When studying a foreign language on your own, it’s easy to get fixated on linguistic things like vocabulary, grammar, and pronunciation, because those are your fast-track to being able to actually communicate in that language. But without the well-structured program of a formal class, you may be missing out on some areas like cultural practices and etiquette which are very important to be able to live within a society that speaks that language.
For me personally, I definitely a have blind spot regarding Japanese culture, and this is one of the reasons I decided to check out Boye Lafette De Mente’s book “Etiquette Guide to Japan”. I read the third edition which was edited by Geoff Botting, and came out less than two months ago from Tuttle Publishing, in September 2015. The original edition was written 25 years ago in 1990!
Overall I really enjoyed this book and learned a great deal about Japanese culture, including many things I probably should have learned years back but never got around to it. There is a whopping 40 chapters on nearly everything you can think of, from dining etiquette, dating, wedding customs, and even a few chapters about business and the workplace. Each chapter is very short (most are around 2-5 pages), which increases readability and adds the convenience of being able to finish a chapter even for those who read in short bursts due to limited time.
The material is, for most part, very well-written and researched, which is not surprising given the extensive experience of both the author and the editor. De Mente has been involved with Japan since the late 1940s, and was one of the first people to introduce many Japanese terms to the west, including words like “wabi-sabi” and “kaizen”. Botting, the editor, is a journalist who has lived in Japan for over 25 years. Both of them have authored or co-authored several other books about Japan. After only 40-50 pages, it was already clear these guys had a great grasp of Japan and it’s culture, so I decided to just sit back and enjoy the ride, worrying little about mistakes. Their writing exemplifies a certain type of professionalism which is absent in many informal blogs on Japanese culture.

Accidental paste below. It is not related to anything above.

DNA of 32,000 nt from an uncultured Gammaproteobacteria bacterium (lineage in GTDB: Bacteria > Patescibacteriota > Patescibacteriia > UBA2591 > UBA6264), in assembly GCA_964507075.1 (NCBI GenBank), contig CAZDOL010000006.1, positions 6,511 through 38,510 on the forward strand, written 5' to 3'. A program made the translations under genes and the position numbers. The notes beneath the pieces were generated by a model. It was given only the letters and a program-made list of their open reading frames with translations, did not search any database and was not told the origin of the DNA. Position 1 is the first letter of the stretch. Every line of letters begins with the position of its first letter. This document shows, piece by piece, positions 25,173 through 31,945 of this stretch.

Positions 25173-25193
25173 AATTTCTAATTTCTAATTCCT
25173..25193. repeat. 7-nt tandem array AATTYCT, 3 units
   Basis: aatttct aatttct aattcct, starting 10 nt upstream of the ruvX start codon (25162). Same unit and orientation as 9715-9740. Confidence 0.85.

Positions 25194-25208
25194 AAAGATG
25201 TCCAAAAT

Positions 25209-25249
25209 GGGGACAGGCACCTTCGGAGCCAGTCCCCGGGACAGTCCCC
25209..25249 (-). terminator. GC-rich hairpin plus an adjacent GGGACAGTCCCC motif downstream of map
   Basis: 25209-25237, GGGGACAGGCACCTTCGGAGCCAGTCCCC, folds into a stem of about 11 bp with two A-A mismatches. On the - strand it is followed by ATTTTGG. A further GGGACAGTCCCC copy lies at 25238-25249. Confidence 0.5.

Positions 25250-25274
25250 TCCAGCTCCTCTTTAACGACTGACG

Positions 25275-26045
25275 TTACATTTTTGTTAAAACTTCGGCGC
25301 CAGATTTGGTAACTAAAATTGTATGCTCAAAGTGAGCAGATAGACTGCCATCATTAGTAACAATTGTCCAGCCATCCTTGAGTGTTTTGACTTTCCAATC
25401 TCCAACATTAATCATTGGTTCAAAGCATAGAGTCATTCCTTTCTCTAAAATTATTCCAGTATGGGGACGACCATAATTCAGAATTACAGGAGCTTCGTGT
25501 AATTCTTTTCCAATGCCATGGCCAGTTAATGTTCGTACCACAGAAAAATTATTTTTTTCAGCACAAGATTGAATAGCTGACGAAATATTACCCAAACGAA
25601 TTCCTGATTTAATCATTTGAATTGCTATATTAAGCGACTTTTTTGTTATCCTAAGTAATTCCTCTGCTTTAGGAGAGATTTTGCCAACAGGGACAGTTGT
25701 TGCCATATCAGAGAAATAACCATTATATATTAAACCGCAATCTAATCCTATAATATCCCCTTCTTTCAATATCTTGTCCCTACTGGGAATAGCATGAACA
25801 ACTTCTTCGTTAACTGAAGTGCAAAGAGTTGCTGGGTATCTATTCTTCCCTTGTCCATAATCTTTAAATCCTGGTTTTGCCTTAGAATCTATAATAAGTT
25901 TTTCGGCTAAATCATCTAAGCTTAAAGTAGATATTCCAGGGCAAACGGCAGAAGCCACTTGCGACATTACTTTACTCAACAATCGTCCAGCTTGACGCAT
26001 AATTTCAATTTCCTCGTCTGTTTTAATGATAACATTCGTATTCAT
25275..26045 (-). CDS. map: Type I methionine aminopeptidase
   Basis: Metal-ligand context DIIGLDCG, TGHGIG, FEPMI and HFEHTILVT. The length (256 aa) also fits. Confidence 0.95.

My favorite part about this guide is that the author connects many of the current customs to Japan’s history, going back decades if not hundreds of years. He acknowledges these cultural traditions have been evolving at an increasing pace, and in one place even states that should you ask a Japanese friend to learn the right thing to do in a certain situation.
I hate to be picky about a book that has so many strong points, but there was one major thing that bugged me about this work, and a few other minor ones. If you’ve read some of my other reviews you might see this first one coming – several problems with the notes on Japanese language in the book. Here is list of some of the Japanese-related problems I found in the book.
- In the Japanese language notes (starting on Pg. 8):
- “-e” ending sounds are described using english words that end with “-y”. For example “se” is pronounced as “say”. This is a good rough approximation, but to my ears ends up more like “sei”, due to both the length and the fact that “y” words have a vowel sound that changes near the end.
- For description on combined syllables, it says to run the syllables together, and yet uses notation like “re-yuu”, which is a bit confusing to me (why not just say ‘ryuu’?). Furthermore, I feel that using the word “Beulah” isn’t the best choice for a pronunciation example. It may be familiar to a certain generation, but I’ve never seen it before and didn’t know it’s proper pronunciation in English.
- Even though it says on page 12 that low vowels are indicated by a straight line above the letter, this convention is not followed for several words (for example, page.99 has “shogatsu” without a line above the “o”)